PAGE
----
In power generation, vertical pumps provide design flexibility that is not usually available with other pump types. Nine of 10 Hydraulic Institute-categorized vertically suspended (VS) pump types are suspended with the pumping element below grade, submerged in the pumped liquid.
VS pumps provide a utility that dictates how and when they are used. In addition to other utilities, these pumps require minimum floor space. The pump element is generally submerged, and the depth of the pump setting can be selected so that the net positive suction head available (NPSHA) exceeds the net positive suction head required (NPSHR) at all times. The submerged pump element eliminates the need for priming devices.
Many VS pumps have characteristically steep head-versus-rate-of-flow curves. A steep head curve represents less rate of flow change with respect to changing system head. The pump always operates at the intersection point of the pump and system head curves.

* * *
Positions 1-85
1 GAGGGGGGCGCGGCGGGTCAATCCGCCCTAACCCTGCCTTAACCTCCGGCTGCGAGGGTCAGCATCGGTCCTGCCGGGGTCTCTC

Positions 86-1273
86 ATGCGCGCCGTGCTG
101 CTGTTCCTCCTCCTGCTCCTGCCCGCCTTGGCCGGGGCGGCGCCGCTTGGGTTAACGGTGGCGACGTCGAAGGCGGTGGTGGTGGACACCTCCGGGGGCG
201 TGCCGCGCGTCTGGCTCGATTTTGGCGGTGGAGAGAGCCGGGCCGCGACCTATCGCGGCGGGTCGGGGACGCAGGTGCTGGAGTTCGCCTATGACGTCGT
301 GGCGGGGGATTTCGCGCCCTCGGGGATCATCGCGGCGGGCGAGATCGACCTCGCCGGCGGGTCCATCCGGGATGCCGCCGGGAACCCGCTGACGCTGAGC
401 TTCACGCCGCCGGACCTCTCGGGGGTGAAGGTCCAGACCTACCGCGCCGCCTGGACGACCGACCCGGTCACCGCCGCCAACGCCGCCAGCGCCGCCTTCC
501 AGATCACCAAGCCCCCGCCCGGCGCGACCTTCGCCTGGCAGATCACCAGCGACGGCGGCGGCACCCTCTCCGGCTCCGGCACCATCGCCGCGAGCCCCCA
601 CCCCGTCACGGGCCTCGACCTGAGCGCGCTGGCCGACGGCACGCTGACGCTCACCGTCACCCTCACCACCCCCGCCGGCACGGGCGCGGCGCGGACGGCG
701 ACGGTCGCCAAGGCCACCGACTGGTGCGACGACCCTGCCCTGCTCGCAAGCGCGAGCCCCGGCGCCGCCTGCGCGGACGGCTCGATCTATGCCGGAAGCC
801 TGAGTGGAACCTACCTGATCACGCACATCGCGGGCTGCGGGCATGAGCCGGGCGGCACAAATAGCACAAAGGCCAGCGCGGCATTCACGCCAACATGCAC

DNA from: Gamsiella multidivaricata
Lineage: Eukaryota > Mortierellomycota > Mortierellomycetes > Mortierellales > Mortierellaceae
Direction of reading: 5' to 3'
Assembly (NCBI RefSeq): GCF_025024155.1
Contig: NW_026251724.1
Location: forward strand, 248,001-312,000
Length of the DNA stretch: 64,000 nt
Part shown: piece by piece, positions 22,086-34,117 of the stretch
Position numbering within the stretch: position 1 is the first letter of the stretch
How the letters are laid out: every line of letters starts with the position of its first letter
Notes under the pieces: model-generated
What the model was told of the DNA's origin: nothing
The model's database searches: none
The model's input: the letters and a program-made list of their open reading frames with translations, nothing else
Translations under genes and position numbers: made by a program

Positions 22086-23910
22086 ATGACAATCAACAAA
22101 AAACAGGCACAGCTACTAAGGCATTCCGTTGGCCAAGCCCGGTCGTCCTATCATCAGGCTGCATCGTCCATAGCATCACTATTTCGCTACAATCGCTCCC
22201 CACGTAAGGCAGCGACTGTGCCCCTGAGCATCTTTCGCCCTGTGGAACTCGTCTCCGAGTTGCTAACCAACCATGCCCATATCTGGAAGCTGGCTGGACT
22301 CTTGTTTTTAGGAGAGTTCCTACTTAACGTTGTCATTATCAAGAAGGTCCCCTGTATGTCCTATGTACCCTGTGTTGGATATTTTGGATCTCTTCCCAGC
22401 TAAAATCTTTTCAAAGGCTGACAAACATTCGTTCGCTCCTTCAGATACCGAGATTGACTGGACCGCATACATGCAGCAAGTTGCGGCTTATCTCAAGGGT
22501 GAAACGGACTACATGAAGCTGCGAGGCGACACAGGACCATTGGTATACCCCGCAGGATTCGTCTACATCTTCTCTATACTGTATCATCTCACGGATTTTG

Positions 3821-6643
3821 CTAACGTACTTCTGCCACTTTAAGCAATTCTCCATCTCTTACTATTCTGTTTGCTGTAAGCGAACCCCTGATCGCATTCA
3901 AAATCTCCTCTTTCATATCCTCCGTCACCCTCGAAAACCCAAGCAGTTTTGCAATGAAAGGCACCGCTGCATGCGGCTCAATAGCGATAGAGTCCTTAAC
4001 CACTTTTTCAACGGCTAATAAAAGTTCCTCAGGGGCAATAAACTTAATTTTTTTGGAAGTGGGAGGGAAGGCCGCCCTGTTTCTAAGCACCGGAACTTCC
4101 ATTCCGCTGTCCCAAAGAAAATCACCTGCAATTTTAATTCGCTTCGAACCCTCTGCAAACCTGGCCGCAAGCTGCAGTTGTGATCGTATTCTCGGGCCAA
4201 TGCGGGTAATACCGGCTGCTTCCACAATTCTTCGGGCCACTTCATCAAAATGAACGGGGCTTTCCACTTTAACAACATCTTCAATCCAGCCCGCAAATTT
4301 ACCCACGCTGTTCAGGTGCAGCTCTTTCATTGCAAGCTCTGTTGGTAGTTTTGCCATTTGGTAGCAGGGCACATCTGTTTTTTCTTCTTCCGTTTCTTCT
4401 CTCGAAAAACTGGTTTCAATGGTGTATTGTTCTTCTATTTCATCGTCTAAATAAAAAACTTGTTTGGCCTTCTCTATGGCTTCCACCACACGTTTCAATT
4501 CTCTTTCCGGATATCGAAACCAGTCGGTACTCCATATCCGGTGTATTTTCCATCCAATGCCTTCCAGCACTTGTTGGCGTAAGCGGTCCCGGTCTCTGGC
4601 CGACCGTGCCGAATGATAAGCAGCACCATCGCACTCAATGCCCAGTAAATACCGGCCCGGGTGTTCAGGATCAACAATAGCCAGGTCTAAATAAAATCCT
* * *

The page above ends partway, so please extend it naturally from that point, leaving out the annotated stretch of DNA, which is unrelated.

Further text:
In the range of intermediate specific speed, the maximum pump input power usually coincides with the recommended operating range and will not cause driver overload. However, for high specific speed pumps of axial flow that have respectively low head at high flow rates, the maximum pump input power occurs at reduced flow rates. Care must be taken during start-up and when controlling these pumps to not overload the driver.
For condensate and heater drain applications the VS pumps are typically multi-stage. If design conditions have changed, the staging of the existing pump can typically be changed to better meet current conditions.
For more information on the design and application of vertical pumps, refer to ANSI/HI 2.3 Rotodynamic Vertical Pumps for Radial, Mixed, and Axial Flow Types for Design and Application and be on the lookout for future ANSI/HI 14.3, which is combining HI’s design and application standards for horizontal and vertical pumps into one convenient source.